We are witnessing the opening lines in the final chapter of the long and bloody conflict in Syria, a painful history of these past seven years that has seen hundreds of thousands killed, many, many more injured or dreadfully maimed, and millions of its people fleeing or in self-imposed exile across the region and far beyond.
And now in Idlib, as the combined forces of the regime of President Bashar Al Assad, his Iranian military proxies and his Russian allies in the air set their sights on taking the city and bringing about the end of this cruel and bloody saga, there is an irony in that this distinctly Syrian conflict will be played out by the powers that be in capitals beyond that broken nation’s borders. Whether it is in the new presidential palace in Ankara, the offices of the Kremlin or the corridors of Tehran, the fate and future of Syria is being decided by others than Syrians themselves. But do these foreign interlopers truly know of a province and city that is so Syrian, so profoundly Arab? And what is their expertise now or their sudden interest for the future in building a Syria anew from the devastation and destruction wrought by its regime? What makes this current intercession and future entanglement by these foreign opportunists so grating and so galling is they know little of the Arab culture, of the Arab people, and of the fundamentally Arab makeup of Syria.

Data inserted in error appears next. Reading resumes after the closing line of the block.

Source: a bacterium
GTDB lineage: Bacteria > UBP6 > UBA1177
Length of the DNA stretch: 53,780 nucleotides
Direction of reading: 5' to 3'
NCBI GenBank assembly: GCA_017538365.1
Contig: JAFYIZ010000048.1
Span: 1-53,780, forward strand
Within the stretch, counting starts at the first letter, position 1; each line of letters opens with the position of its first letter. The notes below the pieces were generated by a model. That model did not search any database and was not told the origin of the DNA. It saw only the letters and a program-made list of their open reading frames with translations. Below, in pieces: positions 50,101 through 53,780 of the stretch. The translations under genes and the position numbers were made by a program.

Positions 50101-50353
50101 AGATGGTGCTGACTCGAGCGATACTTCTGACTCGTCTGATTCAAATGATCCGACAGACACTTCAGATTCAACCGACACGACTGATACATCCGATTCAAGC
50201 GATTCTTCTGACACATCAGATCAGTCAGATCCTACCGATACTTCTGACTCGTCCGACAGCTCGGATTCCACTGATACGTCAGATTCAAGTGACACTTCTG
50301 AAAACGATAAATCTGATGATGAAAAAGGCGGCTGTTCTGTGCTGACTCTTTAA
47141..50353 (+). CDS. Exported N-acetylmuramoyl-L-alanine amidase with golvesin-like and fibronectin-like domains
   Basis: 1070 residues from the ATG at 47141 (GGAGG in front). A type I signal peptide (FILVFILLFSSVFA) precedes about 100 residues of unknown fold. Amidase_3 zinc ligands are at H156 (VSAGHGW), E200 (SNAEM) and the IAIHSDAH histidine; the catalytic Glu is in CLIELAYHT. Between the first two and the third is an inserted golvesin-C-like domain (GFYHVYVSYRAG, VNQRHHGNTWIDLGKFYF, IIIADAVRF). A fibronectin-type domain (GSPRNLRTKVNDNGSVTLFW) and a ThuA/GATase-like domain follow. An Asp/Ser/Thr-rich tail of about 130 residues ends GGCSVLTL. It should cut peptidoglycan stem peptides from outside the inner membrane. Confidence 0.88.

For them, it is but a chance to exert influence over a once-proud Arab nation with a rich history and heritage that has suffered so much. But there is a body that speaks for all Arabs, one that was intended to promote and protect Arab interests, Arab peoples and Arab nations. But sadly, at this critical juncture in Arab history, the Arab League is profoundly silent.
The Arab League was founded in 1945, and Syria then was among its founding members. So too was Yemen and Iraq, with Egypt, Lebanon and what was then Transjordan, now Jordan. Since then, it grew in stature, and despite the challenges it faced, it had been a proud defender of the rights of all Arabs. But that has changed.
The Arab League is meant to speak for all Arabs from the Atlantic to the Arabian Sea, yet it is most silent now. It is blind too and also untouched by the events that have shaken Syria. If ever there was a time for the Arab League to show leadership, it is now. If ever there was a time for action, it is now. And if there is ever a time for Arabs to be united, it is indeed now.